Vietnam: an experience of a lifetime

I’m a psychology student; I had the opportunity to choose this module as my optional module. At first, I was scared and unsure of choosing it, as the description mentioned that it involved going abroad to another country. However, this module challenged me as I had to experience a different environment, come out of my comfort zone, and overcome barriers. 

The first day I went in, I looked around the classroom and was surprised by the diversity of courses among my classmates. I found it very interesting and challenging as I was a psychology student with no experience taking any lectures in criminology, politics, international relations or geography at university. However, after a few weeks, I realised that there were more things in common between them. 

We studied Vietnam’s history, culture, geography, politics, and criminology, including psychology (mental health and its implications in Vietnam). This gave us a better understanding of Vietnam and how quickly the country recovered after its war of independence, first against France during World War II and later against the US, ending in 1973.  

We experienced the culture, society, food, education, politics, and economics on the field trip. Our visit to Vietnam was a lifetime opportunity to develop our capabilities in an international environment. This experience gave me a better understanding of Vietnam and the culture in the Asian continent.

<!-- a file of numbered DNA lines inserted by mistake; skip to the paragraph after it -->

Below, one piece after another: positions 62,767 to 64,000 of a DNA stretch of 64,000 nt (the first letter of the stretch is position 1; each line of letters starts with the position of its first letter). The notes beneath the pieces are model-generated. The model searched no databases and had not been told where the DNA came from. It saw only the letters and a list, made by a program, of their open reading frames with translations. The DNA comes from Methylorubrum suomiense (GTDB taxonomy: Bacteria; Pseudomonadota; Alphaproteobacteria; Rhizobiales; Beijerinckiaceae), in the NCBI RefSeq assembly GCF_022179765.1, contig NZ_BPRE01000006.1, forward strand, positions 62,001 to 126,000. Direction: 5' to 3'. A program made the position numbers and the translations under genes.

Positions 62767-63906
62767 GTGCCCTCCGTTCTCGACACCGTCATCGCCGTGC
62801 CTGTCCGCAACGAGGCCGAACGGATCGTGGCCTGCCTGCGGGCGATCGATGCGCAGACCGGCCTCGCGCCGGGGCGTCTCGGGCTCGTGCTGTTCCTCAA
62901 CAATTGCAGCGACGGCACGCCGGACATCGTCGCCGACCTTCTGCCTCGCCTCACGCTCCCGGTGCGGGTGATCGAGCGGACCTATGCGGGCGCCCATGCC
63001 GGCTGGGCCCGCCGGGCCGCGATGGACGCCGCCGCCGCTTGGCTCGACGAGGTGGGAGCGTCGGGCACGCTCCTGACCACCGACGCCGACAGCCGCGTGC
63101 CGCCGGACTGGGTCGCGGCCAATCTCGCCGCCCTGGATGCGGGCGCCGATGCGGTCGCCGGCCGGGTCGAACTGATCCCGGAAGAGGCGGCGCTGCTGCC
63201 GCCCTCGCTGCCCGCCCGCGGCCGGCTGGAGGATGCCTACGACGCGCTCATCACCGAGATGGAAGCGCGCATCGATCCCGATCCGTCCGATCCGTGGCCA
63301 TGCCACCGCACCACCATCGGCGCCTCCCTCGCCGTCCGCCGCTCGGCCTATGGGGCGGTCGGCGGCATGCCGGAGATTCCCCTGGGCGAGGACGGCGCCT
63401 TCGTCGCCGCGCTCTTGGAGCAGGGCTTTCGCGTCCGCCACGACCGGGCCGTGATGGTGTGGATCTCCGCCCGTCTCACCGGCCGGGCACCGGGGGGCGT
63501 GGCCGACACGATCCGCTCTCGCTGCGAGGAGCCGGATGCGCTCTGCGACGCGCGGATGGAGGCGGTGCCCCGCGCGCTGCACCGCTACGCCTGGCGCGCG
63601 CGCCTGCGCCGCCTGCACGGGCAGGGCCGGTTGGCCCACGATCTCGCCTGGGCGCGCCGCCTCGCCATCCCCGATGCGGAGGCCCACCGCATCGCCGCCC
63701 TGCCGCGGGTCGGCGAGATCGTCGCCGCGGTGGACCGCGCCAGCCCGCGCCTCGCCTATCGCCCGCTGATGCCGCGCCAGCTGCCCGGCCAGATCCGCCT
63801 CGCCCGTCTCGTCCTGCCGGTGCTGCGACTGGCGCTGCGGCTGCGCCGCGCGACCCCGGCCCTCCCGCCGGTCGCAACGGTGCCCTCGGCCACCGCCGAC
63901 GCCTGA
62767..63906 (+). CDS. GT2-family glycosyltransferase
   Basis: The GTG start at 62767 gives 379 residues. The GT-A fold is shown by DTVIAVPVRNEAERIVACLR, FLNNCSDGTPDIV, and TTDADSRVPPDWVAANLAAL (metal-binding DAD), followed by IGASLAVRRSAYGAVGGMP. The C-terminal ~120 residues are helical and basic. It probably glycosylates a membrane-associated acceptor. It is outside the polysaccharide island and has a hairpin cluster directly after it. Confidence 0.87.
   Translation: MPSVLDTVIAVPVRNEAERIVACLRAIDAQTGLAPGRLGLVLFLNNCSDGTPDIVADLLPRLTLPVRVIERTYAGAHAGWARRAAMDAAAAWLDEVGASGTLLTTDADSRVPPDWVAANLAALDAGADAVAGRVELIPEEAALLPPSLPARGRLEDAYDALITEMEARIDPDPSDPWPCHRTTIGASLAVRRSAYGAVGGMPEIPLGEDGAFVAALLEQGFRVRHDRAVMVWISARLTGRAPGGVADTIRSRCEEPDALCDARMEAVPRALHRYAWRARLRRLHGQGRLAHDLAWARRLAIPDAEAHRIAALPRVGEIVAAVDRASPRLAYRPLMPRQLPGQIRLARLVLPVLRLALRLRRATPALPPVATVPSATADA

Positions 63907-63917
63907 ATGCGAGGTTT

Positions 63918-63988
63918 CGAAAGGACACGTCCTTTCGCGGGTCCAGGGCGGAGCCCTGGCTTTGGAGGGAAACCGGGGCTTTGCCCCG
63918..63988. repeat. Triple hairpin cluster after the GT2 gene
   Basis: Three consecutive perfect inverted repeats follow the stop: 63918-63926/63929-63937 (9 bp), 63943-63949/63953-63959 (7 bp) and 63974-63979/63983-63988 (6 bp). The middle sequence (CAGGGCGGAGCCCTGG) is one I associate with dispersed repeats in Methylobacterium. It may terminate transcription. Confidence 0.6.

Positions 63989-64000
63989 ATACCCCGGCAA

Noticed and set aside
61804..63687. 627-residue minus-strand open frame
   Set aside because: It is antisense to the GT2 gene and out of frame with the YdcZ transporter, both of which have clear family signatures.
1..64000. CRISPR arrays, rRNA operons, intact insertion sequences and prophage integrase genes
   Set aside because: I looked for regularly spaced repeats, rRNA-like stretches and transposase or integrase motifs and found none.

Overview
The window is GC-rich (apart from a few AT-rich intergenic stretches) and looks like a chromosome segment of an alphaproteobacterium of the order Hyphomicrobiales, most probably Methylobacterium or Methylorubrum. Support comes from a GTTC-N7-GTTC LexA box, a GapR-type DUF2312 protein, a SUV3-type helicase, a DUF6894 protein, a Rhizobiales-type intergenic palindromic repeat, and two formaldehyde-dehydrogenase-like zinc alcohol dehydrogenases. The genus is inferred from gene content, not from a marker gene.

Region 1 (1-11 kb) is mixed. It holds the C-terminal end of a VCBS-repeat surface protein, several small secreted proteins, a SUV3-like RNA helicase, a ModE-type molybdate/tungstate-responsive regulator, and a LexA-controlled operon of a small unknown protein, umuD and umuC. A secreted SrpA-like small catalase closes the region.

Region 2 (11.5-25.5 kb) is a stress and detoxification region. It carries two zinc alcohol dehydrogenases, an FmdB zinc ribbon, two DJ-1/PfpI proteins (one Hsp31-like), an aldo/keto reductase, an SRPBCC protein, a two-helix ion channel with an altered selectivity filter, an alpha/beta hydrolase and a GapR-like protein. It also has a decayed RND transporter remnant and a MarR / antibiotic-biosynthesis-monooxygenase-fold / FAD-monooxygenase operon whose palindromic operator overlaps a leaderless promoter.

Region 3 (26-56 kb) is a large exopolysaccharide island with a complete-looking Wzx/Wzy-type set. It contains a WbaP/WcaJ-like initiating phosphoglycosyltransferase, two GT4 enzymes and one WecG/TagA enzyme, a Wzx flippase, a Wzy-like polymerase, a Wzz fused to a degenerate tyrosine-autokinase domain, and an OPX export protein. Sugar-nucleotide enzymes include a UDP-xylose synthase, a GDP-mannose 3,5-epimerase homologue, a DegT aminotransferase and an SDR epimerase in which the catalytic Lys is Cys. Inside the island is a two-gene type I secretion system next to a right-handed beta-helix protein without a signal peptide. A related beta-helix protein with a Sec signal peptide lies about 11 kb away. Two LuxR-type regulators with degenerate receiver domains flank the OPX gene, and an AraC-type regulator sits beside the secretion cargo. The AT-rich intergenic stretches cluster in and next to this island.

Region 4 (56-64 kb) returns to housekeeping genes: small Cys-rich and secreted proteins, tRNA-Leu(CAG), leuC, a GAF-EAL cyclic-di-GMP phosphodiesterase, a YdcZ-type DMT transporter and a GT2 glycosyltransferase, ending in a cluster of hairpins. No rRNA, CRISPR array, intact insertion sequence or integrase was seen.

My main goal was to investigate the point of view of the Vietnamese on the importance of mental health. I did this by asking students and academics in the university what they thought mental health was. I found that this topic is a massive stigma in Vietnam, and having a mental health disorder is seen as something negative to be ashamed of and is considered taboo in society. I respect the country’s religion and beliefs, and I understand the country has been through a lot of violence. However, the level of understanding of the mental health problem and the solutions seemed non-existent. 

Vietnam is still under the communist rule but is growing fast by employing a capitalist method. Although it is contradictory, the people in Vietnam seem to be comfortable with it. 

I’m so happy and grateful for this experience which has helped me gain experience for my future career plans. It has also helped me see a different side of political psychology and how it is used by by the political leaders and parties to influence the population’s mindset. I enjoyed the module; it taught me so much in many ways, especially from academic and personal perspectives. I thank my lecturer, Farhang Morady, for creating this module and allowing students to live this once in a lifetime experience.  

Camila Murillo

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